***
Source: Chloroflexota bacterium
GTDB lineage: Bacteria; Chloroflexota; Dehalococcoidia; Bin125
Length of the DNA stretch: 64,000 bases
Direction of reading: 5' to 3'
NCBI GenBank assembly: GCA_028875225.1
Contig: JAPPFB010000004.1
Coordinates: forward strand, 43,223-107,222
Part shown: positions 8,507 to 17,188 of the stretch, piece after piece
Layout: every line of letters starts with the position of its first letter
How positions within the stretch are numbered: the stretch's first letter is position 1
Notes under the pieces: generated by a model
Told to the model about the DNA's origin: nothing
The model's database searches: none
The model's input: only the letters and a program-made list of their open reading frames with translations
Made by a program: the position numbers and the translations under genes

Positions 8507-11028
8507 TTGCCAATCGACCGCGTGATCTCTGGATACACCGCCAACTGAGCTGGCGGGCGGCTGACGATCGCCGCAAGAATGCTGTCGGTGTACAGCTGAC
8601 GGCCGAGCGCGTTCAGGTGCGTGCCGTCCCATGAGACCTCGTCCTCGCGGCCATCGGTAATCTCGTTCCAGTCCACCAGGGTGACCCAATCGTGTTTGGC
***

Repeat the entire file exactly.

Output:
Source: Chloroflexota bacterium
GTDB lineage: Bacteria; Chloroflexota; Dehalococcoidia; Bin125
Length of the DNA stretch: 64,000 bases
Direction of reading: 5' to 3'
NCBI GenBank assembly: GCA_028875225.1
Contig: JAPPFB010000004.1
Coordinates: forward strand, 43,223-107,222
Part shown: positions 8,507 to 17,188 of the stretch, piece after piece
Layout: every line of letters starts with the position of its first letter
How positions within the stretch are numbered: the stretch's first letter is position 1
Notes under the pieces: generated by a model
Told to the model about the DNA's origin: nothing
The model's database searches: none
The model's input: only the letters and a program-made list of their open reading frames with translations
Made by a program: the position numbers and the translations under genes

Positions 8507-11028
8507 TTGCCAATCGACCGCGTGATCTCTGGATACACCGCCAACTGAGCTGGCGGGCGGCTGACGATCGCCGCAAGAATGCTGTCGGTGTACAGCTGAC
8601 GGCCGAGCGCGTTCAGGTGCGTGCCGTCCCATGAGACCTCGTCCTCGCGGCCATCGGTAATCTCGTTCCAGTCCACCAGGGTGACCCAATCGTGTTTGGC